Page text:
Ailing Danny Willett doesn't mince words on state of his game

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Ailing Danny Willett doesn't mince words on state of his game

PGA Tour

Ailing Danny Willett doesn't mince words on state of his game

How did Danny Willett sum up his 2017 British Open?

“It was amazing,” Willett told The Telegraph. “There’s nothing quite like teeing off at 7:55 on the Sunday of an Open. It really gets your blood flowing.”

Willett, of course, was being sarcastic. He went off with a marker in the final round and ended up 76th out of the 77 players who made the cut at Royal Birkdale. It was just the second time he’s made the weekend in his last eight worldwide starts, as Willett has either withdrawn or missed the cut six times during that stretch because of a lingering back injury.

The 2016 Masters champion has fallen to No. 43 in the world.

“(Expletive),” Willet said Sunday at the Open when asked about the state of his game. “It’s just frustrating. Every time you feel you are getting somewhere with it you take another two steps back. Before you know it, you feel you are 10 steps further back than you were a few weeks before.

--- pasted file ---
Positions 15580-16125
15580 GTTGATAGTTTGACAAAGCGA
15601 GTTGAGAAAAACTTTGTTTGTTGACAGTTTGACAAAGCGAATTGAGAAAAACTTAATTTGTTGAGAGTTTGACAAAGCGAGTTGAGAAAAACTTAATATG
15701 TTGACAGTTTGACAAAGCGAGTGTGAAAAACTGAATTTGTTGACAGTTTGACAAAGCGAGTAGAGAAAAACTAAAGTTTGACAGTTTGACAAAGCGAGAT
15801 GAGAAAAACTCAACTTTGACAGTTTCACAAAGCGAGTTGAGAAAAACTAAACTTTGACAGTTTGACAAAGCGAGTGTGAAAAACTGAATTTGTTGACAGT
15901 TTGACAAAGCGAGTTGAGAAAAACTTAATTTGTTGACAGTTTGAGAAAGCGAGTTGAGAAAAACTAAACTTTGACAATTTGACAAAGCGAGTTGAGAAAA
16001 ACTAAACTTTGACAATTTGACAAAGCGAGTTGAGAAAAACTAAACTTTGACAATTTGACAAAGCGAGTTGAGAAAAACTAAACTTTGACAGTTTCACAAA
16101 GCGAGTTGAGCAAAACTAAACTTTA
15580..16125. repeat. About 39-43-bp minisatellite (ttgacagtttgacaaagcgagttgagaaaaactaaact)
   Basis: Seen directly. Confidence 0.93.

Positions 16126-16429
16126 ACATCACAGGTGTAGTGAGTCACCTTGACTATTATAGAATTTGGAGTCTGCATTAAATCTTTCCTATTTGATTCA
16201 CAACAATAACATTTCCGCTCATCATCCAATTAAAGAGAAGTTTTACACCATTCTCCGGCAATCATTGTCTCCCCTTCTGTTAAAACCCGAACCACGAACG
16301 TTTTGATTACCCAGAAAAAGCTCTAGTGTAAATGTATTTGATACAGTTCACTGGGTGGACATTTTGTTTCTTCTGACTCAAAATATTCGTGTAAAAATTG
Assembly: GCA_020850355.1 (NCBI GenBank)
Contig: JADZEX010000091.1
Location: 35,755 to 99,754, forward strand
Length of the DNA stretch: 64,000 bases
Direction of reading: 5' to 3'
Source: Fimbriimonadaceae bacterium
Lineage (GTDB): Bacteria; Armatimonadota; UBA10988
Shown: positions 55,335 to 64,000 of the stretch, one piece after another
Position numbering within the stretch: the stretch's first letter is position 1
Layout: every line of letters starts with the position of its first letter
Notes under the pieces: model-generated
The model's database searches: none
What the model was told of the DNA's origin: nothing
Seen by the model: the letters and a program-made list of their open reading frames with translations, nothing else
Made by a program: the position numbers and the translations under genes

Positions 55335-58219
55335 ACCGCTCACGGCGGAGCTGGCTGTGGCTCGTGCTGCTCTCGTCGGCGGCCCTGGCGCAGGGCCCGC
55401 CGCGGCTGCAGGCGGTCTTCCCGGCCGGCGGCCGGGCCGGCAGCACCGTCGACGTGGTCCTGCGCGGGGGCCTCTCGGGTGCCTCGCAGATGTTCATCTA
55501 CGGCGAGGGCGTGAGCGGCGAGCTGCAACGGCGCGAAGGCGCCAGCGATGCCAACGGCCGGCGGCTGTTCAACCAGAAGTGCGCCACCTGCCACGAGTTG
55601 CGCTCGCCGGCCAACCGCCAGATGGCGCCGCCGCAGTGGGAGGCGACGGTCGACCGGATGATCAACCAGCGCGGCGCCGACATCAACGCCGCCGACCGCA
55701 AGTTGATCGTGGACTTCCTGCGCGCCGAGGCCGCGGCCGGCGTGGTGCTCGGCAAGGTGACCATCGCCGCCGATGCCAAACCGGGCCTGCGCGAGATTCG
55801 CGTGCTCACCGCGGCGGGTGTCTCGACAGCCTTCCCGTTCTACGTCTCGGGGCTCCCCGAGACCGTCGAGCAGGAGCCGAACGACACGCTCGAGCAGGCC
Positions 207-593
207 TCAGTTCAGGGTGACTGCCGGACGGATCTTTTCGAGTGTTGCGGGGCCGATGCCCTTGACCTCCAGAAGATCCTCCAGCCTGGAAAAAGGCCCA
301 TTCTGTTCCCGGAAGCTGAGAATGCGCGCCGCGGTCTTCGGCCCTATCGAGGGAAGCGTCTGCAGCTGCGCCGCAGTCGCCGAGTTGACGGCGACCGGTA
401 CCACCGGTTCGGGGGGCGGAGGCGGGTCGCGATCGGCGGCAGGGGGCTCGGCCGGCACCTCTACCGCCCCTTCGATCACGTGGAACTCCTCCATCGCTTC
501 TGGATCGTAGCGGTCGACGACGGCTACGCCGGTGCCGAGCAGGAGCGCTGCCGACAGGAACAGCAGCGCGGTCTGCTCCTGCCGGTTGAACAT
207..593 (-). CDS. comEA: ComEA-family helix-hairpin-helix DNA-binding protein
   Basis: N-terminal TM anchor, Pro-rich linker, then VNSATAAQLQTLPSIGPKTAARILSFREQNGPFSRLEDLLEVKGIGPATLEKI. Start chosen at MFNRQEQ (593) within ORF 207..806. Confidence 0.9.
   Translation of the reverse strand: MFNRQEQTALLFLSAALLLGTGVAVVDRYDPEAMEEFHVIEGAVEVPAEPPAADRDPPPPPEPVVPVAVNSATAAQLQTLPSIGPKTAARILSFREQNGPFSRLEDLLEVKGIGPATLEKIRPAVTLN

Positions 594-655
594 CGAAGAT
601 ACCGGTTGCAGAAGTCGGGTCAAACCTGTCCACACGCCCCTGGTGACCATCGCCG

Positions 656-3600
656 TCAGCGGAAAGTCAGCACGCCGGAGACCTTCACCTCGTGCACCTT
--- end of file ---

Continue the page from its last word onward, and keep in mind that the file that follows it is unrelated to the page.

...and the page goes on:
“The Masters was 13 months ago. I’m still the same person, but the golf’s not in the same place.”

Just how far away is Willett? “(Expletive) miles,” Willett said. “A long way away. It feels a long way away. Golf shots are a long way away. Mental is a long way away. Scoring is a long way away.”

Willett saw a back specialist and underwent an MRI the week before the Open. The results of the MRI weren’t promising.

“The L5 (disc) and the sacrum were out from the x-ray which is why it hurts when I rotate on it,” Willett said.

He was put on the pain medicine Voltarol as he spent five days on his back. He only started hitting balls the Friday before Open week. The Open was just the first tournament that Willett has played all four rounds of since the WGC-Mexico Championship in March. He has withdrawn three times in two months.

Is surgery on the horizon?

“I don’t know,” Willett said. “I’d do anything that helped. I don’t think it does need surgery. It’s more just getting it in line, and the only thing that irritates it massively is swinging poorly.”

Willett plans to take a week off before playing the WGC-Bridgestone Invitational and PGA Championship. He also has some Rolex Series events coming up on the European Tour calendar.

“In an ideal world we’d have taken a few months off,” Willett said, “but it’s a time of year when you need to be playing well.”

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